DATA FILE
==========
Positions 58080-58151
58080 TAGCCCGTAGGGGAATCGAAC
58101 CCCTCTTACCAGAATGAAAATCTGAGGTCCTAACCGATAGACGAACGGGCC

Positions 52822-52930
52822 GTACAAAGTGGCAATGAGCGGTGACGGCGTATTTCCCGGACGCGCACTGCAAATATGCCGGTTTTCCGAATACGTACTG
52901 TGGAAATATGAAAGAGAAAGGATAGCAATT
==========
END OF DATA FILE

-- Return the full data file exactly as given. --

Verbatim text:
Positions 58080-58151
58080 TAGCCCGTAGGGGAATCGAAC
58101 CCCTCTTACCAGAATGAAAATCTGAGGTCCTAACCGATAGACGAACGGGCC

Positions 52822-52930
52822 GTACAAAGTGGCAATGAGCGGTGACGGCGTATTTCCCGGACGCGCACTGCAAATATGCCGGTTTTCCGAATACGTACTG
52901 TGGAAATATGAAAGAGAAAGGATAGCAATT